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What does it mean to say that mass "approaches infinity"?

I have read that mass of a body increases with the speed and when the body reaches the speed of light, the mass becomes infinity.

What exactly does it mean to say that the mass "approaches infinity" or "becomes infinity"? I am not able to get a picture of "infinite mass" in my mind.

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Why does this question receive so much attention, and why do people give essentially the same answer over and over! –  MBN Mar 15 '11 at 16:22
Everything was said, but not by everybody. The credo of people too lazy to read the thread before writing. –  Georg Mar 15 '11 at 20:14
How can a question that generates so many answers get a negative vote? –  Carl Brannen Mar 16 '11 at 2:11
-1. @Vinoth this question is ill-formed, to say the least. You provide no context or motivation or some idea of your background so one knows how to respond and at what level. @Carl this is the sort of question that, because it is ill-defined, becomes a Rorschach-test with people providing answers for what they interpret the question to be. Is this really the standard we want to set for questions on this site? –  user346 Mar 16 '11 at 2:56
-1 I am really sorry for down voting, but I don't think that this question is appropriate for this site. Maybe you should check out physicsforums.com for other questions of this sort. Personally I would be more interested and active on this site if the level of questions were on advanced graduate to research level, and I think many more competent people would join in. –  Heidar Mar 24 '11 at 23:56

6 Answers 6

up vote 12 down vote accepted

The answers given so far are fine, but to my surprise nobody's mentioned the most important point: in modern terminology, we generally don't say that the mass of an object increases with speed. "Relativistic mass increase" is outdated terminology, not used by most physicists anymore. In general, nowadays, "mass" means "rest mass" and is independent of velocity. Igor Ivanov's answer to this question says it all.

I haven't read the article by Lev Okun that he refers to, but I like the term "pedagogical virus" for this notion.

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It means that its inertia (resistance to change in the state of motion) approaches infinity. You probably already know from $F=ma$ that for the same change in speed (acceleration), a larger mass requires a larger force. As the velocity of a body approaches the speed of light, its inertia (i.e. $\gamma m$) becomes so high that you need an impossibly infinite force to accelerate it to exactly the speed of light.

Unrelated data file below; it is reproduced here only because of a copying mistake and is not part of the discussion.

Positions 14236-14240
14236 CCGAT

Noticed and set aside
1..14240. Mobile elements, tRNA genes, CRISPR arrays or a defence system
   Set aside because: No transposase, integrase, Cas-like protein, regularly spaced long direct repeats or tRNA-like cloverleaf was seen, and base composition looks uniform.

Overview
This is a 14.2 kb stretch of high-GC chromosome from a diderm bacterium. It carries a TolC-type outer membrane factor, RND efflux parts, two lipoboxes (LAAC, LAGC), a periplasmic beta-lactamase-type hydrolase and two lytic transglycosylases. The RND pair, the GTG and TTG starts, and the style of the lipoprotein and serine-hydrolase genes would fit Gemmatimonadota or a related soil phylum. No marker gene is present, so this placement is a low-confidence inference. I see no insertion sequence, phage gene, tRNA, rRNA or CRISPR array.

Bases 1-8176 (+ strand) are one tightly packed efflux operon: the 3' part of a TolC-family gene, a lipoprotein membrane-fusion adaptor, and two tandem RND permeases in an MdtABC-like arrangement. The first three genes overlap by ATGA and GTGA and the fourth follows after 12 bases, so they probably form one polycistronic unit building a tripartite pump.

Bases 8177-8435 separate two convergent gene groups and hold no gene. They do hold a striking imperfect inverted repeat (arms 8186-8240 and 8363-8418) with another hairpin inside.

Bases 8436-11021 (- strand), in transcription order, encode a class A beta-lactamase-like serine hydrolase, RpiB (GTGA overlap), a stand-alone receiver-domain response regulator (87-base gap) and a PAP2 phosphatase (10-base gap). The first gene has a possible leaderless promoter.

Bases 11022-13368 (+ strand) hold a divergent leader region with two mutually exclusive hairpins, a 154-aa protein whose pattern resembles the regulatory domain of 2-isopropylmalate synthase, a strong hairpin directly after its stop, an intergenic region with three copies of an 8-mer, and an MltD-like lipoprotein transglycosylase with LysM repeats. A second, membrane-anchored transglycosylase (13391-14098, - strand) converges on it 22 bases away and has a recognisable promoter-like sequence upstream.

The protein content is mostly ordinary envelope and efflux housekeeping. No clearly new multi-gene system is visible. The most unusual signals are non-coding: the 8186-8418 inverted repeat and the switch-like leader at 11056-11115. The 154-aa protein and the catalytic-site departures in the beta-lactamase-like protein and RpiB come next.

And as Georg says, whenever you see "becomes infinite", read it as "approaches infinity".

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As the speed of a body approaches the speed of light, it becomes harder and harder to accelerate body. This fact is captured by following formula.

$$f(v) = \frac{m_0}{\sqrt{1-\frac{v^2}{c^2}}}$$

When a physicist says that,

when speed of a body equals the speed of light its mass becomes infinite.

He is not saying $f(v = c)$ but $\lim_{v\to c}f(v) = \infty$

You might want to read about limit.

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It means that if a finite force acts on the mass in its stationary frame, then in all other frames as the measured velocity approaches c, the acceleration approaches 0 which implies the "relativistic mass", the "apparent mass" the "effective mass", call it what you will, approaches infinity.

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If you want to imagine an infinite mass just think of a piece of matter which does not response (i.e. accelerate) to any force. Obviously, it is an ideal concept. In reality "the mass approaching infinity" means it is increasing without any finite upper limit.

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The mass will never be infinite because it would require infinite work to reach required speed. It's just a figure of speech.

Instead of trying to imagine "infinite mass" try imagining the process: as you apply force ("press the accelerator pedal") the object instead of going faster, gets heavier. The more work you provide, the heavier the object gets.

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Wasn't there enogh written on "rechurners" in the comments? -1 –  Georg Mar 25 '11 at 13:01
@Georg: Where in the other comments was work-mass correlation mentioned? It is deceivingly easy to think "something suddenly becomes infinitely heavy" and ponder how that happens. If every gram of weight gained means 90 terajoules of energy expended, it opens eyes on cost of "going to infinity". –  SF. Mar 25 '11 at 13:44
So on top You did not understand the question at all. –  Georg Mar 25 '11 at 14:04
If that is so, then I still don't. Care to explain? –  SF. Mar 25 '11 at 15:07

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